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OPTICOPTICCommand of Evidence
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PPT for Science Using OPTICOPTICCrosscutting Concepts
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Collaborative ConversationsCollaborative Conversations by Fisher and FreyCrosscutting Concepts, Expression of Ideas, Command of Evidence
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SOAPSToneSOAPSTone can be used as an introductory strategy for primary source analysis. It can be used to build fundamental skills for AP work: developing arguments; analyzing points of view, context, and bias; and assessing issues of change and continuity over time. The elements include: SPEAKER: Who or what delivers the message of the passage? (N.B.: This may not always be the author.) OCCASION: Where and when was the passage produced? What was happening there at that time? AUDIENCE: For whom was the document produced? PURPOSE: Why was the document produced? SUBJECT: What is the main topic of the document? TONE: What feeling or attitude does the document express? This strategy can be used to analyze political cartoons, posters, photos, artistic representations, or almost any other primary source.Crosscutting Concepts, Expression of Ideas
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History Soapstone PPT with "I Have a Dream" ModelSoapstone for HistoryCrosscutting Concepts, Expression of Ideas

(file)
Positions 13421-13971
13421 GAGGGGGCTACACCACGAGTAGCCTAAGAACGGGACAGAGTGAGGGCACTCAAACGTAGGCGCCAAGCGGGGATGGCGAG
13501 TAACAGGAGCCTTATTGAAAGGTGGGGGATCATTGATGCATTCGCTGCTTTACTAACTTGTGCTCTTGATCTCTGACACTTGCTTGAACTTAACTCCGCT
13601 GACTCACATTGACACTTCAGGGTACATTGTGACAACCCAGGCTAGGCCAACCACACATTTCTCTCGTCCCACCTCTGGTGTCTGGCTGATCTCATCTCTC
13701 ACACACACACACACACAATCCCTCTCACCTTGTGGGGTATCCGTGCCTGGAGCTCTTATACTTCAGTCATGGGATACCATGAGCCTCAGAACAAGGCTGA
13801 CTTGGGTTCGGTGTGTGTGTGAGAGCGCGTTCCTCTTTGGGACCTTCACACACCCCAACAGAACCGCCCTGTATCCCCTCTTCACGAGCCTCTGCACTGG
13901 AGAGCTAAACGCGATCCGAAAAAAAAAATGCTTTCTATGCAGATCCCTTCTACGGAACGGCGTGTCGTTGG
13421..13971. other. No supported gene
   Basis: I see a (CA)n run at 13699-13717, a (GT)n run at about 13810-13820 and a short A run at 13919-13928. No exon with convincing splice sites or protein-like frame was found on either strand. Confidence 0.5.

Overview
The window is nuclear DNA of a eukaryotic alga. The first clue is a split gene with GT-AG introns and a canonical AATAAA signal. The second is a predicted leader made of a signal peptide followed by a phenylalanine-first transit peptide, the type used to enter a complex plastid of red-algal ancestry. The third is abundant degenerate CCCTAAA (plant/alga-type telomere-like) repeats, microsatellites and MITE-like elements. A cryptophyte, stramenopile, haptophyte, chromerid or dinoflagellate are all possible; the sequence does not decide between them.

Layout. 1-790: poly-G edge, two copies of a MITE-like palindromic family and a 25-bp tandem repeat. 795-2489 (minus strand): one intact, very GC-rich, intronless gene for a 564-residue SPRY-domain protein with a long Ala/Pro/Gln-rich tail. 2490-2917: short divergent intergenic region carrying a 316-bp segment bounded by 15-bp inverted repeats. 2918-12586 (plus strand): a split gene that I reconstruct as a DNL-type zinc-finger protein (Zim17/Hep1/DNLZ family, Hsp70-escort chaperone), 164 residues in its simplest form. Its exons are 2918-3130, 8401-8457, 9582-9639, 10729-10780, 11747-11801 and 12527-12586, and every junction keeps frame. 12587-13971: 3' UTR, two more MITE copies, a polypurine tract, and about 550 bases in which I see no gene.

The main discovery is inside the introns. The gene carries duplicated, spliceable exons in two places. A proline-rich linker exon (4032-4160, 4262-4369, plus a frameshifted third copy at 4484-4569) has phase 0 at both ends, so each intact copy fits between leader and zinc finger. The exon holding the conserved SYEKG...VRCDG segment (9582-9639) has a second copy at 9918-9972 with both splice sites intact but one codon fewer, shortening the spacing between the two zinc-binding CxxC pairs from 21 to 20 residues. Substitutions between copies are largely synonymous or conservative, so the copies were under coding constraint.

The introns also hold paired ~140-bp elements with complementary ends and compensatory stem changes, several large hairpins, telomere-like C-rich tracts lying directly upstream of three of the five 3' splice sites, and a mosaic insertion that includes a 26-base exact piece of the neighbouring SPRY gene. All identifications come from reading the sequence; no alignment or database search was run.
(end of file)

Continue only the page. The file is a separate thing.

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History SOAPSTONE TemplateSoapstone for HistoryCrosscutting Concepts, Expression of Ideas
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SOAPStone ExamplesSoapstone for ELA/HistoryCrosscutting Concepts, Expression of Ideas
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Presentation and sample lesson from West EdLiteracy in ScienceCrosscutting Concepts
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R.A.R.E. (pages 5-7)R: Restate
A: Answer
R: Reason
E: Evidence (Examples)

When applied to answering a reading comprehension question in writing, a mnemonic can provide a visual prompt for recollecting a formula, which if acted upon by the student, will produce a well-developed response. An example of such a mnemonic strategy is R.A.R.E., which stands for: • Restate the question • Answer the question • Reasons given • Examples from the text (Adapted from HCPSS, 1997)
Command of Evidence
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Content Literacy from West EdContent Literacy in Science and Social Science resources from West Ed - lessons and resources (see Dropbox at lower left)Crosscutting Concepts, Command of Evidence
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Two Column Notes Supporting Reading and Writing in Non-Fiction TextsThe two-column note-taking method requires active reading, that is, processing must occur for the notes to be taken. Two-column notetaking is an especially useful method for detailed and technical information. The act of separating main ideas from details strengthens the understanding and memory of the content area.Command of Evidence, Crosscutting Concepts, Words in Context
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Two Column Notes TemplateTwo-column notes
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Using the RAFT Writing StrategyRAFT assignments encourage students to uncover their own voices and formats for presenting their ideas about content information they are studying. Students learn to respond to writing prompts that require them to think about various perspectives:
Role of the Writer: Who are you as the writer? A movie star? The President? A plant?
Audience: To whom are you writing? A senator? Yourself? A company?
Format: In what format are you writing? A diary entry? A newspaper? A love letter?